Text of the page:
We’ve talked since about how hard it was for him to see the happy-go-lucky woman he married change so dramatically and not be able to do anything about it. In fact, it was Rod who persuaded me to go to the doctor, who promptly put me on anti-depressants. They didn’t work, because I wasn’t depressed – I was perimenopausal.

Anti-depressants were like putting a sticking plaster over a deep wound – a mask, but not tackling the root cause.

I now know this is a very common error. It wasn’t until several months later, in spring last year, that I had that lightbulb moment.

I’ll be honest: a part of me didn’t want to resign myself to getting old. The word menopause can feel terrifying, something that signifies the end of everything – your youth, your sex appeal and your sex drive. It’s hard to say goodbye to that. My Loose Women friends got me to see it differently – not as an ending but a new beginning, an exciting new chapter that I should embrace.

A nurse also made me recognise something profound. She said that after years of putting their own needs last, this was a life stage where women could look in the mirror and say ‘I see you’.

Worried: Rod Stewart witnessed Penny’s mood swings 

She told me: ‘Life isn’t just about making sure everyone else is ok.’

It took time, but as my hormones started to rebalance, it was like magic. I could feel the old Penny coming back, but this time with a renewed sense of purpose.

Today, I can still get emotional, both happy and sad, but I feel back in control – albeit more opinionated, as Rod has pointed out. As I told him, maybe that was one bit of my pre-HRT life that I didn’t want to let go!

I know I’m lucky that Rod has been so supportive. We’ve always been good at communicating with one another and his empathy for what I was going through turned into a determination to encourage other men to educate themselves.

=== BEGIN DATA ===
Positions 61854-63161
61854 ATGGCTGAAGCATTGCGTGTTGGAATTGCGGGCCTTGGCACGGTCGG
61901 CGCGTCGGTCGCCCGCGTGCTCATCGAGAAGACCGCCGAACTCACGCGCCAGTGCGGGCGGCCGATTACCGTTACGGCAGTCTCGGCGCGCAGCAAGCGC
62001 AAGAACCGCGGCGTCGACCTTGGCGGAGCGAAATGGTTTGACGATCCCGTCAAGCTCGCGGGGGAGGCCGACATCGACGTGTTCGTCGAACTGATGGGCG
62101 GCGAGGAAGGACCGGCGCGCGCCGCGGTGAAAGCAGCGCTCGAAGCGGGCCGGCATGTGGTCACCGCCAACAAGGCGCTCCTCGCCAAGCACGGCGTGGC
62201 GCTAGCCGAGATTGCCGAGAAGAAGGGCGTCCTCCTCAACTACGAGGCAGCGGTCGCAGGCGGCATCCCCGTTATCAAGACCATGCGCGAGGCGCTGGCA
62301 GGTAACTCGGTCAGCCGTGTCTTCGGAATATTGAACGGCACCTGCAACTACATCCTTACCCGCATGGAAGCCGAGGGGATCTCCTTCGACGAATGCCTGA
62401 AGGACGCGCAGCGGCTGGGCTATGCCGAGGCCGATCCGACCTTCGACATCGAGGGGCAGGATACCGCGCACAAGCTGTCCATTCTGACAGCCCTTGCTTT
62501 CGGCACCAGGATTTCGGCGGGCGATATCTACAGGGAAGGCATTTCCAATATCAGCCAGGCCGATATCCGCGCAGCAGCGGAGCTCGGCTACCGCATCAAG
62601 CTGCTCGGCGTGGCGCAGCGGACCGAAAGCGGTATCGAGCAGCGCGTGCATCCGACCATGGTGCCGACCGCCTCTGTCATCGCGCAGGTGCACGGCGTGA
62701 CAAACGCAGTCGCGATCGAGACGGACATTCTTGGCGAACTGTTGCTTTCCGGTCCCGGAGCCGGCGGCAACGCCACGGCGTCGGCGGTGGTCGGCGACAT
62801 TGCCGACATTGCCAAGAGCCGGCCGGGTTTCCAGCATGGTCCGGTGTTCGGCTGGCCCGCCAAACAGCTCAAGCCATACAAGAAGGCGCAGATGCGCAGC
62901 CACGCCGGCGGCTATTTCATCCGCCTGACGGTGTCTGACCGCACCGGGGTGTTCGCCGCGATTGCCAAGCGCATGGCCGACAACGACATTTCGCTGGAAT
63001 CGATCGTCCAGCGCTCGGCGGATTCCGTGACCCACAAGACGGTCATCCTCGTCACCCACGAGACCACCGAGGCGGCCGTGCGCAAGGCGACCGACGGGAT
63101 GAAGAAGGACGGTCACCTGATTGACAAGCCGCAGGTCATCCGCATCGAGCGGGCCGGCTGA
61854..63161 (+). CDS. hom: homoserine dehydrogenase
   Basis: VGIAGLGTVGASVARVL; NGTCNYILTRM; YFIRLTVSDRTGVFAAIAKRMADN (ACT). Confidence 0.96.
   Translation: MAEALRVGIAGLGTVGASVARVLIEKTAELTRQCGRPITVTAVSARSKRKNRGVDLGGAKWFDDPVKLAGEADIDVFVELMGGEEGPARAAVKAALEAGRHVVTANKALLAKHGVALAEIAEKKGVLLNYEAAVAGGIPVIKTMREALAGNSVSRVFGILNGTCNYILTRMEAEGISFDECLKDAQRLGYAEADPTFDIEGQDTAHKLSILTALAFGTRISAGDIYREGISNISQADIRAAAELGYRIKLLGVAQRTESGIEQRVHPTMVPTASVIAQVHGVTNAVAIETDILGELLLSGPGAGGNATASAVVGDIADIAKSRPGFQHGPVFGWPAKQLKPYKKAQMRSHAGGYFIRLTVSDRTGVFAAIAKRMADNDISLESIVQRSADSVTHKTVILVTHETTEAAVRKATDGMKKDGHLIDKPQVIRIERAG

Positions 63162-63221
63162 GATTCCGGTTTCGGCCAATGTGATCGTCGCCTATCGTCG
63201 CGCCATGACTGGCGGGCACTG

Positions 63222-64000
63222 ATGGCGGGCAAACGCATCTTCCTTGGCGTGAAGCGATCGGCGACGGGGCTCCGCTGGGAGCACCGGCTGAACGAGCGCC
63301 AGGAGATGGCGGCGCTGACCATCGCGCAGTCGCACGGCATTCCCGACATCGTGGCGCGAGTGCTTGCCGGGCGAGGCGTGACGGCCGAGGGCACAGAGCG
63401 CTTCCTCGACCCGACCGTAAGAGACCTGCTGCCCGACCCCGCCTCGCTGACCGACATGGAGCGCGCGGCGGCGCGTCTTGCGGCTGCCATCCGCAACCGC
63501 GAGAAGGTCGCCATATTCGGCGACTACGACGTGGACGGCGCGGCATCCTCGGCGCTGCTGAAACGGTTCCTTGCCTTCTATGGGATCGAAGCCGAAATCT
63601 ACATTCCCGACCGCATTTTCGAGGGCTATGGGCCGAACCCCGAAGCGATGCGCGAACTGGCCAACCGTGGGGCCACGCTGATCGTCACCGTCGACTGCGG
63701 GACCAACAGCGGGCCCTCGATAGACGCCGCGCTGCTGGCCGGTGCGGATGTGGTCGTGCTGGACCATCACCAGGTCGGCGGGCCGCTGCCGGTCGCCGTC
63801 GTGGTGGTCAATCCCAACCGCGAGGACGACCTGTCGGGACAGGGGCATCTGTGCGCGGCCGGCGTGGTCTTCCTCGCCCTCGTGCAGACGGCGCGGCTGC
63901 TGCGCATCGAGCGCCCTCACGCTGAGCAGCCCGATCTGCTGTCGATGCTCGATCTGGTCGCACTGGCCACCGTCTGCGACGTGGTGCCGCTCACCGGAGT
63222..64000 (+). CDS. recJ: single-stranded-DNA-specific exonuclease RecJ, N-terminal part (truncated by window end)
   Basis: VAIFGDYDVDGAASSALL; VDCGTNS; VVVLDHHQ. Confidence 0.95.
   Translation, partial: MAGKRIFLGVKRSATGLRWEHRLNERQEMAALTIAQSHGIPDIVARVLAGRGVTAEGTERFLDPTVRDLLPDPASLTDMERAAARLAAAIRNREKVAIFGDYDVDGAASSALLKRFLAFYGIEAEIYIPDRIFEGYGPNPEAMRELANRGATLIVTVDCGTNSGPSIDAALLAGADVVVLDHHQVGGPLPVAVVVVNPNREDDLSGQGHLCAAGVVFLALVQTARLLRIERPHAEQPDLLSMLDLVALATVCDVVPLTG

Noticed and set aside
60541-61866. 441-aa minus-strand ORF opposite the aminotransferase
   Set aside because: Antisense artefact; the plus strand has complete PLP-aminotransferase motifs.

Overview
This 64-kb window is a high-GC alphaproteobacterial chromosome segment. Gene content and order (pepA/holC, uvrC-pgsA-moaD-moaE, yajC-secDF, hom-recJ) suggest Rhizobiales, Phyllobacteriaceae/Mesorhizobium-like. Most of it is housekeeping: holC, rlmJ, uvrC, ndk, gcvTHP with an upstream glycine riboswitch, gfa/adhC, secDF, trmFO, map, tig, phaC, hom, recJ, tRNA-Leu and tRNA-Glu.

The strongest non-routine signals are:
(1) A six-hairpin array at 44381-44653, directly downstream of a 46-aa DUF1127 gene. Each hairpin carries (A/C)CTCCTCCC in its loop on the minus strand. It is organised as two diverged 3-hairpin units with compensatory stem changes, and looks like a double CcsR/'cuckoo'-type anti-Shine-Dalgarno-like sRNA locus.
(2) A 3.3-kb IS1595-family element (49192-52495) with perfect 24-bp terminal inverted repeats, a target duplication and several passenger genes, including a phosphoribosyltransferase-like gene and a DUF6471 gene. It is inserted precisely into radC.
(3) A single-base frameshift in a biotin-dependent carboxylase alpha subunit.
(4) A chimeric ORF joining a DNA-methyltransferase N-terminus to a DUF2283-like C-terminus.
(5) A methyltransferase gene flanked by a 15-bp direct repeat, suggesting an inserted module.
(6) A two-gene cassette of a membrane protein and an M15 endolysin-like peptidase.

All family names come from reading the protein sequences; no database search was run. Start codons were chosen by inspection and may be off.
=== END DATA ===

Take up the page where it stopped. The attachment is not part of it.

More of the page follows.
He recognises that this isn’t just a women’s problem, but everyone’s problem – or it should be.

I’m so proud of him for speaking up about it.

Not everyone is so lucky: since becoming an ambassador for the Menopause Mandate, which is campaigning to raise vital awareness and to support the cause for change, I’ve realised just how many of us are suffering in silence, or whose lives have been horribly affected by the transformation the menopause has brought for them.

Women have lost their jobs, their homes and their partners from being unable to manage their symptoms. Some have been left so devastated that they have taken their own lives. I was shocked to learn that the biggest risk group for suicide for women is 45-54, but it’s not hard to work out why.

It’s heart-breaking – especially when for most of them help is out there, if only they can get their hands on it. I think it’s ridiculous that we have a postcode lottery in terms of access to treatment.

NHS prescriptions for HRT are free in Scotland and Wales, yet in England women can face paying nearly £20 a month to get their life-changing treatment.

At a time when we are facing a cost-of-living crisis, I have no doubt that for some women this will put it out of reach. What kind of a society are we when women have to make a choice between looking after themselves and putting food on the table for their children?

Hopefully, with the work of the Mail and the Menopause Mandate, all this will change. We’re climbing this mountain now and we won’t stop until every man and woman can hear us.

I hope that when we reach the top, we can ensure that the millions of women in the UK who are going through the menopause right now can get easy access to the treatment they need.